Faraday’s contribution to science are many, and it’s not too much of an exaggeration to say that before Faraday, electricity was batteries, and afterward, it was Edison and Tesla and all the motors, transformers, and generators they unleashed upon the world.
Faraday’s relationship to science can be summed up in two images: First, Faraday at work at the lab bench in the basement of the Royal Institution, and second, Faraday presiding over a Christmas Lecture–specifically designed for the layman, and for children in particular.
Professionally, I work in a field that is the direct descendant of Faraday–electrochemistry–so Faraday has always been a bit of a hero for me. For more information of Faraday’s life and contributions, see here. I’ve even written Professor Faraday into one of my novels as a major character, “The Secret Notebook of Michael Faraday“.
Right about the time that diesel locomotives were gaining ground on the older steam locomotives, some railroads redesigned their steam engines. By streamlining their design, the railroads hoped to keep the steam engines running. In some cases, the re-design was made so that the older steam engines would match the look of the diesel locomotives. In others, doubts about the power that could be obtained from diesel engines was the reason. For whatever reason, the result was a collision between traditional engineering design and the leading art movement of the time, Art Deco, to create some amazing examples of railway design.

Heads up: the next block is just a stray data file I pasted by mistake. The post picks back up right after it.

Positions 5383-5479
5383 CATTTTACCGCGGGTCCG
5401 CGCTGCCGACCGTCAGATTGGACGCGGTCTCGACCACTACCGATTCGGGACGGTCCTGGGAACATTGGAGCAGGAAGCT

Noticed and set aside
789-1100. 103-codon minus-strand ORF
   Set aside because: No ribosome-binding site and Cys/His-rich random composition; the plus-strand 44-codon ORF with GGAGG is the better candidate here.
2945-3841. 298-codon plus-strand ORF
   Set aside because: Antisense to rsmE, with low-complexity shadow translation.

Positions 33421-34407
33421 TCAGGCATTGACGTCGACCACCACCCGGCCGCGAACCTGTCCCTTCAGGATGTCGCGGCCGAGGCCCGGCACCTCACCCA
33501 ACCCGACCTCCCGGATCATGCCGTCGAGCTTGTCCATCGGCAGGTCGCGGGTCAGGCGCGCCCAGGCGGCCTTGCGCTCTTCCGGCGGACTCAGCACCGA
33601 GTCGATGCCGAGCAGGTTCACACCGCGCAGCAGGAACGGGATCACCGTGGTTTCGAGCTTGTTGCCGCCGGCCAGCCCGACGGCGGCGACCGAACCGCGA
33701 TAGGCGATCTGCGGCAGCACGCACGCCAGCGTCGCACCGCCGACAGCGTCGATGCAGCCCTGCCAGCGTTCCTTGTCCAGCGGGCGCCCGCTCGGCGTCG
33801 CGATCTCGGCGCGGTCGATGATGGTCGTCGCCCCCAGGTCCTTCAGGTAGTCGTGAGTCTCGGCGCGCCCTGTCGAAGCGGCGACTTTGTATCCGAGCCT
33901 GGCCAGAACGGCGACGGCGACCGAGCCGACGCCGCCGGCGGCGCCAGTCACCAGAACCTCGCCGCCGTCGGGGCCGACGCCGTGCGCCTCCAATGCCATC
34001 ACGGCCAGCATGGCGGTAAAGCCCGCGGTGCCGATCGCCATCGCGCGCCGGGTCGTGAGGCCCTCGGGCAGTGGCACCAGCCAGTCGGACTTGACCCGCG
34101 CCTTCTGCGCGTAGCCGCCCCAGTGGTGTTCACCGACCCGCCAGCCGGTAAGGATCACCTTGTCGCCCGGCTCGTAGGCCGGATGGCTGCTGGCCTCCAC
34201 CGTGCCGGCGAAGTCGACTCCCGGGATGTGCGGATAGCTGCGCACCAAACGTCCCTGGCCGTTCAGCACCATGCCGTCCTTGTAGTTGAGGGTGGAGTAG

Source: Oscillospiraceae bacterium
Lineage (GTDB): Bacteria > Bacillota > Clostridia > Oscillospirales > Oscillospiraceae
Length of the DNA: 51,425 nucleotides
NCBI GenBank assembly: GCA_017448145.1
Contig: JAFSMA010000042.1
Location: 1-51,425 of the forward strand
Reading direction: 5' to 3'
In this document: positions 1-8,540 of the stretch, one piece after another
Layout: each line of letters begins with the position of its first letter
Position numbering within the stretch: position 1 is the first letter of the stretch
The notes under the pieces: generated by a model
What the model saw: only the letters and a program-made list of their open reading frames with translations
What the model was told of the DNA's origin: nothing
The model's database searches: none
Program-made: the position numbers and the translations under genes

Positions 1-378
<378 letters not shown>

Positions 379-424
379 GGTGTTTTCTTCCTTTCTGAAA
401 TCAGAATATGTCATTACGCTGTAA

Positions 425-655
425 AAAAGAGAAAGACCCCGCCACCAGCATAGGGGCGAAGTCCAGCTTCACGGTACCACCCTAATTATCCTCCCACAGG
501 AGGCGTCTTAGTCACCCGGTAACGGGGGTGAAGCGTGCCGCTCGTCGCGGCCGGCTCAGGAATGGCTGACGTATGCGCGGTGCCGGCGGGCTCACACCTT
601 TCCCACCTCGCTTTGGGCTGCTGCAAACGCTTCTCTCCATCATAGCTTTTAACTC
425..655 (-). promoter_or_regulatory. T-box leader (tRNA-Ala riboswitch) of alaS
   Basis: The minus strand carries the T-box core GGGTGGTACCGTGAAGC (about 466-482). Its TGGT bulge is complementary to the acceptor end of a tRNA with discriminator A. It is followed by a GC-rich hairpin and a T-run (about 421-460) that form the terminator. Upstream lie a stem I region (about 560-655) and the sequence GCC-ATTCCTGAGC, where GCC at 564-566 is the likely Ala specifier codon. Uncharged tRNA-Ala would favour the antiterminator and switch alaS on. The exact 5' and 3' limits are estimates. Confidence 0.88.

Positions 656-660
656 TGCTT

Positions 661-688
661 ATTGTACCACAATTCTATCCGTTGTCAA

A description of all that the Art Deco Movement encompasses would take much more than a single blog post. (See the Wikipedia article for a good introduction though.) Suffice to say that Art Deco is in a way a reaction to the earlier movement, Art Nouveau. While Art Nouveau features themes from nature and sinuous curving design elements, Art Deco encompasses more severe geometric forms. Art Deco’s features celebrate the exuberance of the future and its new technologies. One word that is often used to describe Art Deco is streamlined, and that is the exact reason for the redesign of steam engines in the late 1930s: to make them look fast and luxurious. Ironically, little if any performance improvements were realized as the additional weight of the streamlining offset any advantage in lowering wind resistance.
This page is based on a talk I gave at the 2018 Clockwork Alchemy con entitled “On-Line Research for Steampunk Novels”. During the course of writing my novels, I’ve discovered a number of great on-line resources that I found extremely useful in researching the Victorian Era, its technology, society and history, and of course, its cockeyed offspring Steampunk.
This list should be helpful for writers of both historical fiction and fictional history as we all want to get the details right–except when we don’t. Because my steampunk novels revolve around Victorian Britain, this list is starting off biased in that direction–but there are plenty of other ways to write steampunk.
I’ll keep the link to this list at the top of the front page of the blog and I invite you to leave your favorite on-line resource in the comments, and I’ll add it to the list (with appropriate credit, of course!).